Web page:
The language we use affects the understandings we hold. I have recently been thinking about a prime example, the language of “king” and “kingdom” especially as used in the phrases “kingdom of God” and “kingdom of heaven.”

Most of us have a particular picture in our minds when we hear the word, “kingdom.”

  • A kingdom is controlled by a “king,” a male human being.
  • A king lives in a palace and sits on a throne representing his governing power.
  • That power is exercised over a territory, usually thought of as a piece of land marked by borders that separate it from other land.
  • The king exercises total control over this territory; his word is the law which is to be obeyed.
  • It is expected that all people within the territory will be loyal to and obey the law given by the king.
  • This law is enforced through the power of life and death itself. Those who are loyal and obey the king receive land and liberty to gain an income and provide the essentials of life for their families. Those who are disloyal or break the laws are punished and have some life essentials taken away, eventually leading to death.
  • The human male ruler uses military force (police, an army, etc.) to enforce his rule within the borders and also protect against invaders from beyond its borders.
  • At the same time, the king invokes a spiritual power or a god to reinforce his power and make that power legitimate.

The Jewish people typically had this kind of picture in their mind when they thought about the coming Messiah. “Messiah” means “anointed one” and was a code name for a powerful king anointed by God. Furthermore, they had a particular king in mind, King David, who represented the pinnacle of Israel’s political power in the world. Surely, they thought, the Messiah (Anointed King) would defeat all other nations and rule a vast territory from the capital city of Jerusalem. God would empower the Messiah king to do this. All people would bow down and obey the king as he enforced the Word of God, the Torah.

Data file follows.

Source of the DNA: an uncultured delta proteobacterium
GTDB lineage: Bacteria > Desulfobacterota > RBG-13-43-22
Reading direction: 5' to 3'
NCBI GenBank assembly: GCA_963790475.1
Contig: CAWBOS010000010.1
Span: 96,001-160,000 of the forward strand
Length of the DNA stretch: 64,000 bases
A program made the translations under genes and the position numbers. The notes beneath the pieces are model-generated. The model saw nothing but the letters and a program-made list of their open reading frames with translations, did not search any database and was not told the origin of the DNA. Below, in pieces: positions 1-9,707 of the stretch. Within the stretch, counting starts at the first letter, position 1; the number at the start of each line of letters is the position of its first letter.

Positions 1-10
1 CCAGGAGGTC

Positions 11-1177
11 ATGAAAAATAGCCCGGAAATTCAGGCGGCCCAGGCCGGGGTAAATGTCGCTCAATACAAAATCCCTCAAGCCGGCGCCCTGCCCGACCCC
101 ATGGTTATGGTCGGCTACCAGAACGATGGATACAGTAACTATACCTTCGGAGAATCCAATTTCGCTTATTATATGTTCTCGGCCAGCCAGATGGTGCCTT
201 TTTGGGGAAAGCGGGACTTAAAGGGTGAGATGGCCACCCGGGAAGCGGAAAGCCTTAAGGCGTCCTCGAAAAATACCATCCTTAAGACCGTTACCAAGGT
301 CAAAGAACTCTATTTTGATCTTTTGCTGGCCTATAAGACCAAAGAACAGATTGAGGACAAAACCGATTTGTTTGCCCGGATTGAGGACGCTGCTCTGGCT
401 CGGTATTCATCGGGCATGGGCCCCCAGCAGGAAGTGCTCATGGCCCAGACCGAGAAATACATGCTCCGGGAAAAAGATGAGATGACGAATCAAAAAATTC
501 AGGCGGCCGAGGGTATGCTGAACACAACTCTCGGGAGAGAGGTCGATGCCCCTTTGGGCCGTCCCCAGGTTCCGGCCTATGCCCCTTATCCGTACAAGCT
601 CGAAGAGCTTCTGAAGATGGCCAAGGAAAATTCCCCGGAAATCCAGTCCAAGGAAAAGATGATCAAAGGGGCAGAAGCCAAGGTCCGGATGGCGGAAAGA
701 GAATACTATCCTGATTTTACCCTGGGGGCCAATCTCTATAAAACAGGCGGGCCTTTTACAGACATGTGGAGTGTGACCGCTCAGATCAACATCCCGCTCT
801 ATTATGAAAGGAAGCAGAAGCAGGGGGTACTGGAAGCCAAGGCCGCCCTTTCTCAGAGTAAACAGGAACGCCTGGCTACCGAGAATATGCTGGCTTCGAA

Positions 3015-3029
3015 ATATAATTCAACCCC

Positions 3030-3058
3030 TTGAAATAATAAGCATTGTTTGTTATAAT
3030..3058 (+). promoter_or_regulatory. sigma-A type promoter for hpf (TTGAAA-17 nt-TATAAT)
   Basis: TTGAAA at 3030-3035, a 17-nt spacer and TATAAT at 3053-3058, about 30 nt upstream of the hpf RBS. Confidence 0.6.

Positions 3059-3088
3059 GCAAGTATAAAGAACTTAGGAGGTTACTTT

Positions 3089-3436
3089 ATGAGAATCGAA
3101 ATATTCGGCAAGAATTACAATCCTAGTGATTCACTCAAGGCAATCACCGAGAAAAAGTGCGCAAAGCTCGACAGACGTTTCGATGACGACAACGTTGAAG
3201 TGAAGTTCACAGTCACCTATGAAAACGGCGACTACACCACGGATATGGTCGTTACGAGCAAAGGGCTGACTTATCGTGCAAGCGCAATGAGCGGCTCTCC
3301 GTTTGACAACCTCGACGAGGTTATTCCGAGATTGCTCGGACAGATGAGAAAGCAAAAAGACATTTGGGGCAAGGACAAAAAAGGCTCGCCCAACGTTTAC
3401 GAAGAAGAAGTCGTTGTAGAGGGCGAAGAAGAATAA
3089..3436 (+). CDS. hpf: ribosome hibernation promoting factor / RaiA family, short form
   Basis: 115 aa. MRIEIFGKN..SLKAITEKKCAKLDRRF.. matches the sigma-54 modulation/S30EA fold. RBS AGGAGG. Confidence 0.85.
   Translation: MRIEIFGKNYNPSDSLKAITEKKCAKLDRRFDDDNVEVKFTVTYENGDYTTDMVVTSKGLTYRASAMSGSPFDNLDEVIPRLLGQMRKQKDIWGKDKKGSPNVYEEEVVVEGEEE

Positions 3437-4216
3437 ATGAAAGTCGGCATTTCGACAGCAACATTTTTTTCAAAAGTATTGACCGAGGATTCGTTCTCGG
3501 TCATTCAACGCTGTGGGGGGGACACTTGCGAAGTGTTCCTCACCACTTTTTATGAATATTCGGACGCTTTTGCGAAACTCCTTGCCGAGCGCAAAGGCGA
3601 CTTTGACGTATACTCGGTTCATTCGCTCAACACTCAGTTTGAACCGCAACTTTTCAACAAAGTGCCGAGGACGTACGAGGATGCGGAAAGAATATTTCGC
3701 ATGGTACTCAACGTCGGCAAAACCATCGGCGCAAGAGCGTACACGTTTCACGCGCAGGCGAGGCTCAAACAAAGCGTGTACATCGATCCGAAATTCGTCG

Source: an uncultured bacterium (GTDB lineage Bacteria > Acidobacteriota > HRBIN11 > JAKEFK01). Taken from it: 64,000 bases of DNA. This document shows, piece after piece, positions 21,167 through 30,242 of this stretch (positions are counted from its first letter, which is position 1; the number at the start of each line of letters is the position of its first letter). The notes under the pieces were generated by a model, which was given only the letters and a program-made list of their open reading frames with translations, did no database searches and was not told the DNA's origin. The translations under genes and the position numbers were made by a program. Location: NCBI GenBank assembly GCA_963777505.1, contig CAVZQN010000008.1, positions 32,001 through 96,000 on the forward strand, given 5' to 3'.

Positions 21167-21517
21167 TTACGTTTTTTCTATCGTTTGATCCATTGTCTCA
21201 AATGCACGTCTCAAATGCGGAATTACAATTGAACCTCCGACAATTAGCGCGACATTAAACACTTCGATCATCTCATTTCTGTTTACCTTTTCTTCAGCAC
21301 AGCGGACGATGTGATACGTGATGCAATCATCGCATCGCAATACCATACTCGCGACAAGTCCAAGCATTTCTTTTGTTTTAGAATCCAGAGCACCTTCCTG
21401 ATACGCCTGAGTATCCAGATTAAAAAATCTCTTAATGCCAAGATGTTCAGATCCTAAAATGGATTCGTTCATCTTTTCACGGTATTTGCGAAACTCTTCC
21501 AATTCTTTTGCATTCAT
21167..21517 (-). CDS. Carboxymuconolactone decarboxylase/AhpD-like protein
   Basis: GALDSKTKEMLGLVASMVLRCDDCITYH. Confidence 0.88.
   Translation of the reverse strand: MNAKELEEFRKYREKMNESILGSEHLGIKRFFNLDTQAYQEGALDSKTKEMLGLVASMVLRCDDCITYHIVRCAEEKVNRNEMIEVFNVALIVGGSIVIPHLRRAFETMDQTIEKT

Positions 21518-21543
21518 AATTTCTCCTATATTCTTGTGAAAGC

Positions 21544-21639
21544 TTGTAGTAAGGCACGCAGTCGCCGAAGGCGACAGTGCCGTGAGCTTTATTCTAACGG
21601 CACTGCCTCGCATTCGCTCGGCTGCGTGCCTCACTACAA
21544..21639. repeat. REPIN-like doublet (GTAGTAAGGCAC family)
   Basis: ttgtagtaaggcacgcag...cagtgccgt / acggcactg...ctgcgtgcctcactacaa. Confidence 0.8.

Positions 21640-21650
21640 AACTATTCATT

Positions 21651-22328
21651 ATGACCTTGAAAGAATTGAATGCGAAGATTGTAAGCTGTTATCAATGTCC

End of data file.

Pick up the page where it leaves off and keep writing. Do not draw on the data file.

Yet, Jesus’ notion of the Kingdom of God was different than what most of Judaism of his day was expecting. Jesus sometimes used different language than what was expected. Sometimes, he took language that people thought they understood, but gave it new meaning. Jesus gave the word that is translated “kingdom” a much more dynamic meaning. Indeed, the original Greek word, basileia, behind our English word, “Kingdom,” went well beyond the common picture of a throne room in Jerusalem.

In Luke 17:20-21, we read,

Once Jesus was asked by the Pharisees when the kingdom of God was coming, and he answered, “The kingdom of God is not coming with things that can be observed; nor will they say, ‘Look, here it is!’ or ‘There it is!’ For, in fact, the kingdom of God is among you.” (NRSV)

Jesus says, in effect, “Don’t look for God’s kingdom in the concrete symbols of a single male holding power from a royal palace in the capital city.” Jesus was not even saying, “I’m the King; do what I say.” To do so at that point would have been almost comical, for Jesus certainly had none of the outward trappings of a kingdom.

It is only in hindsight that the early church could affirm that when Jesus said, “the kingdom of God is among you” he was referring to the ministry of proclamation, teaching, and healing that the Heavenly Father was doing through him. There was the dynamic of the Kingdom of God.

It is probably more accurate to translate the Greek word, basileia, as the “Rule” of God or the “Reign” of God, or the “Dominion” of God. The concept is one of exercising God’s authority. It also means that the “territory” in which God’s authority is exercised is wherever God is present. The New Testament affirms that this presence was shown most fully in Jesus himself, both in his earthly, bodily ministry and then later through the Holy Spirit at work in the spiritual body of Christ, the church.

When we talk about church in this context, we are once again talking about a concept that goes far beyond a building with four walls and a steeple presided over by a professional clergy person and a worship band. All of that has its place, but that is not the essence of the church. The church is supposed to be the “you” in Jesus’ statement, “… the kingdom of God is among you.” The church is to live out the suffering servant love for “the least of these” that Jesus taught and then modeled on the cross. All of that means that while the Kingdom (or Reign) of God is not the same as the church, it is the power dynamic that operates most fully in the church.

We need to revise our pictures and maybe even our language. The “Kingdom” of God only happens insofar as the church becomes a Spirit-infused group of people that acknowledges God’s Dominion and lives according to its spiritual dynamic. As Jesus says, “…the kingdom of God is among you.” Will we become, ever more fully, that “you”?